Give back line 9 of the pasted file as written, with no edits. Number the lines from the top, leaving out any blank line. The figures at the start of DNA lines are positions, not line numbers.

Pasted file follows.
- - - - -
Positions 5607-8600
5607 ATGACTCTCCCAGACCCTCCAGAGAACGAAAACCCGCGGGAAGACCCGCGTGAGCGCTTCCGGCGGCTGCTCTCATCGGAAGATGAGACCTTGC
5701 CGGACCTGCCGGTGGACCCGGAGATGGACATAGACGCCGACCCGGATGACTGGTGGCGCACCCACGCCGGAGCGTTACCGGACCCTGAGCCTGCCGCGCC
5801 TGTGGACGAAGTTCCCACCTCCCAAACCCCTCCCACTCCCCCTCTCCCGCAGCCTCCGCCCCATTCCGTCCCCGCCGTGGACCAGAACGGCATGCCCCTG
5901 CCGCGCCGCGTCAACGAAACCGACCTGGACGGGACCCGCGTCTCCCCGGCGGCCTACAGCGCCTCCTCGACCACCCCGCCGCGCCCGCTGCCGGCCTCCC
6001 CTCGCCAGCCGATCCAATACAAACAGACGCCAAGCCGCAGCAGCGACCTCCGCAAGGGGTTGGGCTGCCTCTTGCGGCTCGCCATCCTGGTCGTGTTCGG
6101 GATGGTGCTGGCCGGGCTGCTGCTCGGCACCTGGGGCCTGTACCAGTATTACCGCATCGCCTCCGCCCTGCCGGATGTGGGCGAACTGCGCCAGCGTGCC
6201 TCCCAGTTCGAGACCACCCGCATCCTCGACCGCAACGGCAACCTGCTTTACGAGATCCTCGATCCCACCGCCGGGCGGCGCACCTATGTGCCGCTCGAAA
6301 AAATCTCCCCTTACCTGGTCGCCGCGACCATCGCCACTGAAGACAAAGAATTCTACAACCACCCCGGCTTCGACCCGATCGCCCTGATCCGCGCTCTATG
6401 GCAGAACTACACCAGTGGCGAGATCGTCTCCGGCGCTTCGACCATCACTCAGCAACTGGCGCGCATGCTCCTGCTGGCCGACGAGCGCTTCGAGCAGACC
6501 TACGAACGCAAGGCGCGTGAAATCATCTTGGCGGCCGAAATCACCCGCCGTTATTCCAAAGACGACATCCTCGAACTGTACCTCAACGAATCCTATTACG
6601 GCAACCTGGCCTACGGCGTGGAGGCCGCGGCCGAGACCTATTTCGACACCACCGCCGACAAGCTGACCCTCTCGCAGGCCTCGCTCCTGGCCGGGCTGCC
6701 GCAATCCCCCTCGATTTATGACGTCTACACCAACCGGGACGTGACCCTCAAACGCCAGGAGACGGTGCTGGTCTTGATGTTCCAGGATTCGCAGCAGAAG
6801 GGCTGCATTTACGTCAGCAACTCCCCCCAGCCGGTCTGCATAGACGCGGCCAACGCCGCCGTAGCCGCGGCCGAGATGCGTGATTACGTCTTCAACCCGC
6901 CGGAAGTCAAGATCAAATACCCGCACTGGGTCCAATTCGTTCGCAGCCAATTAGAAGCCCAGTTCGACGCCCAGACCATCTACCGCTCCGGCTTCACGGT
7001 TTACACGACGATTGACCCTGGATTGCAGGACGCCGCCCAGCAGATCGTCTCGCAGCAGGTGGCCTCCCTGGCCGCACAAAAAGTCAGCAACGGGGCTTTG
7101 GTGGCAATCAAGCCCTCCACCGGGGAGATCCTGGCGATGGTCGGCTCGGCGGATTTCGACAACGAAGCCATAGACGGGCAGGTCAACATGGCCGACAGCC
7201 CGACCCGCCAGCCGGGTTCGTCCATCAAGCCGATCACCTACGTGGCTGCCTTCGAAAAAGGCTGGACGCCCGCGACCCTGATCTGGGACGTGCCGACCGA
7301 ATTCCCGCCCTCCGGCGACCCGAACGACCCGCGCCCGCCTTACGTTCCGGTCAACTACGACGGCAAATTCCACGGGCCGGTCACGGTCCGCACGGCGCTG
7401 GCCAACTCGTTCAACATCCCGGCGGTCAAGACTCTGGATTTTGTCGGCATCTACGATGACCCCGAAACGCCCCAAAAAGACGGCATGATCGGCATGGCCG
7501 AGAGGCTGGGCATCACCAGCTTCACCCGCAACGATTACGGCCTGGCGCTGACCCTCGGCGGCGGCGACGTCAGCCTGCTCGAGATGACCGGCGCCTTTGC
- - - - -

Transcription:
6301 AAATCTCCCCTTACCTGGTCGCCGCGACCATCGCCACTGAAGACAAAGAATTCTACAACCACCCCGGCTTCGACCCGATCGCCCTGATCCGCGCTCTATG